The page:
Mitigating these odds is part of determining vulnerabilities and managing risks before beginning a new site so everyone remains safe.

7. Define Proper Clothing

Dress codes may seem limited to grade schools and offices, but every construction team should have one as well. The right clothing shields workers from dangers like sunburns and skin irritation from dust. Some team members might have experience and know what to wear, but management shouldn’t assume that everyone’s on the same page.

One of the best safety tips for green building workers is defining proper clothing. Outline required protective apparel such as:

  • Jeans
  • Long sleeve shirts
  • Work boots

It’s also crucial for people to wear safety gloves and earplugs around dangerous materials and loud machinery. Requiring these clothes and enforcing them when someone breaks the dress code reduces the chance of injuries and ensures a timely site completion.

8. Establish Shoe Guidance

Shoes can also protect or harm team members. They provide proper arch support for workers who spend all day on their feet. Employees will have more job satisfaction and retain their health if they don’t deal with daily back and neck pain related to improper shoes.

Establish team-wide shoe guidance so everyone knows what to wear. Slip-resistance and puncture-proof soles are essential on any site. Boots with safety-toes like metal caps will also prevent machinery or supplies from crushing toes.

The Occupational Safety and Health Administration (OSHA) defines construction foot protection with the same specifications, so including them in the company dress code ensures safety and OSHA compliance.

9. Provide Proper Headgear

Anyone on a green construction site should wear proper headgear. Management should provide hard hats to anyone entering a site, even if it’s the client requesting a quick tour. They shelter people from falling debris and hitting their head on materials while working.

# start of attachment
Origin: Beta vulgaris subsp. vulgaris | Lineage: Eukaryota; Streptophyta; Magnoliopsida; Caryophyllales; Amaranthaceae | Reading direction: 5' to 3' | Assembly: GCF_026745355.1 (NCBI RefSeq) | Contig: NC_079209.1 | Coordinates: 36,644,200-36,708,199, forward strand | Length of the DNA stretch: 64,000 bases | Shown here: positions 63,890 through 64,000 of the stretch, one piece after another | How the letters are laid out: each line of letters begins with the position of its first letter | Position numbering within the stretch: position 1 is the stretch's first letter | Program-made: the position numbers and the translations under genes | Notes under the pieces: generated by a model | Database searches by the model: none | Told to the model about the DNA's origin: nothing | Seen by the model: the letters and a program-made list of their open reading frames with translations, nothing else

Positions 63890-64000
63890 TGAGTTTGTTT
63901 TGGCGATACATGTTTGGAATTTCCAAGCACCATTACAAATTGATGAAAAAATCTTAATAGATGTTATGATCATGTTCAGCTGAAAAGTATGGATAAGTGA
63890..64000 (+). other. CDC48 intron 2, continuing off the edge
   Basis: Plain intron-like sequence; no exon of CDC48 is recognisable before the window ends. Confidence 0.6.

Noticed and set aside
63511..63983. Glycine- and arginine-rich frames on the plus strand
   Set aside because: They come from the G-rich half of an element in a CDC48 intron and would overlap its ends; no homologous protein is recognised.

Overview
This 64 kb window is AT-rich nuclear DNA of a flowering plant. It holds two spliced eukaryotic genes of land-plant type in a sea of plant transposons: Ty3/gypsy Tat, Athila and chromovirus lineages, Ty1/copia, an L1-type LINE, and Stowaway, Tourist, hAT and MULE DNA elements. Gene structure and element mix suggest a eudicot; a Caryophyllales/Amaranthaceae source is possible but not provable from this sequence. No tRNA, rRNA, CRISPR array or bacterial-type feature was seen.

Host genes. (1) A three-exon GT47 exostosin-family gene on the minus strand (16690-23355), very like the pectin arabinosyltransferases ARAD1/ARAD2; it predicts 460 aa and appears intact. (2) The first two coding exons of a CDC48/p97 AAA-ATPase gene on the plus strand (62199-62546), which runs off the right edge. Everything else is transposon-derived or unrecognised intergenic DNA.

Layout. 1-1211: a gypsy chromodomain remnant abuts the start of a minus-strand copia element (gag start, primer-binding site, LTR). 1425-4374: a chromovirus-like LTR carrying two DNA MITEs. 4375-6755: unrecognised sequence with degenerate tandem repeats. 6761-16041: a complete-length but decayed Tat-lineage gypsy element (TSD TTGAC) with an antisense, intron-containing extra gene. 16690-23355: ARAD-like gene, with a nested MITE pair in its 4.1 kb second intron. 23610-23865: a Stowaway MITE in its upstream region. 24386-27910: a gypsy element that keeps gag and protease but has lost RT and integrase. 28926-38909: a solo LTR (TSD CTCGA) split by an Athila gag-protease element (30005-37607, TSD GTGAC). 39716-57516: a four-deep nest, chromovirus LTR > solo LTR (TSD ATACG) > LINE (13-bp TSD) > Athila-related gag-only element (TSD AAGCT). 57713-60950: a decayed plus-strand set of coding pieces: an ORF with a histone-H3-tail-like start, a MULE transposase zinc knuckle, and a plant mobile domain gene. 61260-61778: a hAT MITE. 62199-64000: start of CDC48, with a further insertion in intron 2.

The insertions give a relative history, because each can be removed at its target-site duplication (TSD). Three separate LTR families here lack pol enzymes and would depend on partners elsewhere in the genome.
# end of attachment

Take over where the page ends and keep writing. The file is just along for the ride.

Even if a site uses solar energy or underground heating systems, electric shock injuries are still a potential risk during different construction phases. Hard hats draw electricity away from the people wearing them, reducing the risk of electric shock while working around frayed wiring and other electrical systems.

The right headgear will also provide extra light during late work hours in the winter or overnight shifts. Anyone working near or past sunset should have access to hats with headlamps and face shields for extra protection during riskier hours.

10. Keep Recycling Close

Traditional construction sites set up massive dumpsters for waste, which end up in local landfills. Green building projects can use the same containers for recycling and make employees safer by keeping that bin on-site. It minimizes how far team members have to go to get rid of waste properly.

Without repeatedly going on and off-site, teams deal with less foot traffic and maintain their safety better. No one will accidentally walk through an area with falling debris or disrupt a multi-person effort that requires focus. It makes recycling more manageable and improves the sustainability of any construction site.

Use Safety Tips for Green Building

Everyone can use these safety tips for green building projects. They’re both personal and company responsibilities that require supporting each other so every site is safer for everyone involved and kinder on the environment.

Jane covers topics in green technology and construction. She also works as the Editor-in-Chief of Environment.co.

Like our Facebook Page

Advertisement

Trending

Copyright 2010-20 © Green Building Insider ™